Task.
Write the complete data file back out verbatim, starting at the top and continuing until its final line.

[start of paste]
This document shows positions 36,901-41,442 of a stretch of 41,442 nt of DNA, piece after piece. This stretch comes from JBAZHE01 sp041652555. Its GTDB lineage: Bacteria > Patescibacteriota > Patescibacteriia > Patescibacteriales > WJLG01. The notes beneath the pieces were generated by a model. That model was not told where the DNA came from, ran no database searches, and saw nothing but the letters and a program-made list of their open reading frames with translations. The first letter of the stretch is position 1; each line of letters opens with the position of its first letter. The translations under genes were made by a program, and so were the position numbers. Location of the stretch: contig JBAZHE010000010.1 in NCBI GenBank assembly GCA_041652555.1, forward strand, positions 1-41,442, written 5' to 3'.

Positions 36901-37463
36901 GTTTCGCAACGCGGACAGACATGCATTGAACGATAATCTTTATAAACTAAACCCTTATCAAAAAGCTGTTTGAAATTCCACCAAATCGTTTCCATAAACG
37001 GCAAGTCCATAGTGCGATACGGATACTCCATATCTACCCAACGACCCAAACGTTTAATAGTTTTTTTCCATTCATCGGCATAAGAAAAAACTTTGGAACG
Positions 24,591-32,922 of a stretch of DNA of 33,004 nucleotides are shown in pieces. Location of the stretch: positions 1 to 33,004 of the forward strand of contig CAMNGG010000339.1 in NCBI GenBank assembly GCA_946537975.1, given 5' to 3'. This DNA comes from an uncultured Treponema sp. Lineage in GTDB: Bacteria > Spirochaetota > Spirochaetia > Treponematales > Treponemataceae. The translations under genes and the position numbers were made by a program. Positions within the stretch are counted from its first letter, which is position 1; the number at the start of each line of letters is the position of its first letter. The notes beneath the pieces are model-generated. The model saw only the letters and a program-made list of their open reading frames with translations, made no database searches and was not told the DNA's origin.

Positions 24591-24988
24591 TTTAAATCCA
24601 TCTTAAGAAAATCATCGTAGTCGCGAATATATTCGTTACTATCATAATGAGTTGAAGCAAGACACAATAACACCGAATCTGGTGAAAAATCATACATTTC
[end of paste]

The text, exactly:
This document shows positions 36,901-41,442 of a stretch of 41,442 nt of DNA, piece after piece. This stretch comes from JBAZHE01 sp041652555. Its GTDB lineage: Bacteria > Patescibacteriota > Patescibacteriia > Patescibacteriales > WJLG01. The notes beneath the pieces were generated by a model. That model was not told where the DNA came from, ran no database searches, and saw nothing but the letters and a program-made list of their open reading frames with translations. The first letter of the stretch is position 1; each line of letters opens with the position of its first letter. The translations under genes were made by a program, and so were the position numbers. Location of the stretch: contig JBAZHE010000010.1 in NCBI GenBank assembly GCA_041652555.1, forward strand, positions 1-41,442, written 5' to 3'.

Positions 36901-37463
36901 GTTTCGCAACGCGGACAGACATGCATTGAACGATAATCTTTATAAACTAAACCCTTATCAAAAAGCTGTTTGAAATTCCACCAAATCGTTTCCATAAACG
37001 GCAAGTCCATAGTGCGATACGGATACTCCATATCTACCCAACGACCCAAACGTTTAATAGTTTTTTTCCATTCATCGGCATAAGAAAAAACTTTGGAACG
Positions 24,591-32,922 of a stretch of DNA of 33,004 nucleotides are shown in pieces. Location of the stretch: positions 1 to 33,004 of the forward strand of contig CAMNGG010000339.1 in NCBI GenBank assembly GCA_946537975.1, given 5' to 3'. This DNA comes from an uncultured Treponema sp. Lineage in GTDB: Bacteria > Spirochaetota > Spirochaetia > Treponematales > Treponemataceae. The translations under genes and the position numbers were made by a program. Positions within the stretch are counted from its first letter, which is position 1; the number at the start of each line of letters is the position of its first letter. The notes beneath the pieces are model-generated. The model saw only the letters and a program-made list of their open reading frames with translations, made no database searches and was not told the DNA's origin.

Positions 24591-24988
24591 TTTAAATCCA
24601 TCTTAAGAAAATCATCGTAGTCGCGAATATATTCGTTACTATCATAATGAGTTGAAGCAAGACACAATAACACCGAATCTGGTGAAAAATCATACATTTC